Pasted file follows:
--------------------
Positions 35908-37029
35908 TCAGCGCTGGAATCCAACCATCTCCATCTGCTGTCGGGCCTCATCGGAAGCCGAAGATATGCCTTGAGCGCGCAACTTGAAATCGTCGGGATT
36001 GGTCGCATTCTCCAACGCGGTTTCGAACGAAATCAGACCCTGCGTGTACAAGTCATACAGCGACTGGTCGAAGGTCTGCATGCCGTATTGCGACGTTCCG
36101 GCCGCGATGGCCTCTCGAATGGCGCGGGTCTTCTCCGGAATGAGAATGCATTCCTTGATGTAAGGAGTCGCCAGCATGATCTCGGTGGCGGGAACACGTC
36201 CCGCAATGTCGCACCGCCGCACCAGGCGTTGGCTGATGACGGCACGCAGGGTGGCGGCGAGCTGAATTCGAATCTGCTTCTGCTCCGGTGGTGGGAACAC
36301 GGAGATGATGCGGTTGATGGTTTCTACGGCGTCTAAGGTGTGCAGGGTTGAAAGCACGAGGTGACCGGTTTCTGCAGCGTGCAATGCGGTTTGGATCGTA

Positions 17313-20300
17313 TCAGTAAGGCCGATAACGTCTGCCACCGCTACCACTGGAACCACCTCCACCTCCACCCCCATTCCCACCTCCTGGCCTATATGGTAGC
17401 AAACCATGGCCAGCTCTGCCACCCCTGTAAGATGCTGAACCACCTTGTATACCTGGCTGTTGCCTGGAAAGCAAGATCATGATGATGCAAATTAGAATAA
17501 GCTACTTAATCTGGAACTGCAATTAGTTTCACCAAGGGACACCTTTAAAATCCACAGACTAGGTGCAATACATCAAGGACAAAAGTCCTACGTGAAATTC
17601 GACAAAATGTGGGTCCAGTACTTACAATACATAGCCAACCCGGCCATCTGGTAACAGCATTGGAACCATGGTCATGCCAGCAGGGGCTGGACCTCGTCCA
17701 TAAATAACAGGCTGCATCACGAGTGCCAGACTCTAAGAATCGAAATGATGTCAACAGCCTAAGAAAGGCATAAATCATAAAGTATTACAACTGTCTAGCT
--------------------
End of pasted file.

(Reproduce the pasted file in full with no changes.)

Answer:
Positions 35908-37029
35908 TCAGCGCTGGAATCCAACCATCTCCATCTGCTGTCGGGCCTCATCGGAAGCCGAAGATATGCCTTGAGCGCGCAACTTGAAATCGTCGGGATT
36001 GGTCGCATTCTCCAACGCGGTTTCGAACGAAATCAGACCCTGCGTGTACAAGTCATACAGCGACTGGTCGAAGGTCTGCATGCCGTATTGCGACGTTCCG
36101 GCCGCGATGGCCTCTCGAATGGCGCGGGTCTTCTCCGGAATGAGAATGCATTCCTTGATGTAAGGAGTCGCCAGCATGATCTCGGTGGCGGGAACACGTC
36201 CCGCAATGTCGCACCGCCGCACCAGGCGTTGGCTGATGACGGCACGCAGGGTGGCGGCGAGCTGAATTCGAATCTGCTTCTGCTCCGGTGGTGGGAACAC
36301 GGAGATGATGCGGTTGATGGTTTCTACGGCGTCTAAGGTGTGCAGGGTTGAAAGCACGAGGTGACCGGTTTCTGCAGCGTGCAATGCGGTTTGGATCGTA

Positions 17313-20300
17313 TCAGTAAGGCCGATAACGTCTGCCACCGCTACCACTGGAACCACCTCCACCTCCACCCCCATTCCCACCTCCTGGCCTATATGGTAGC
17401 AAACCATGGCCAGCTCTGCCACCCCTGTAAGATGCTGAACCACCTTGTATACCTGGCTGTTGCCTGGAAAGCAAGATCATGATGATGCAAATTAGAATAA
17501 GCTACTTAATCTGGAACTGCAATTAGTTTCACCAAGGGACACCTTTAAAATCCACAGACTAGGTGCAATACATCAAGGACAAAAGTCCTACGTGAAATTC
17601 GACAAAATGTGGGTCCAGTACTTACAATACATAGCCAACCCGGCCATCTGGTAACAGCATTGGAACCATGGTCATGCCAGCAGGGGCTGGACCTCGTCCA
17701 TAAATAACAGGCTGCATCACGAGTGCCAGACTCTAAGAATCGAAATGATGTCAACAGCCTAAGAAAGGCATAAATCATAAAGTATTACAACTGTCTAGCT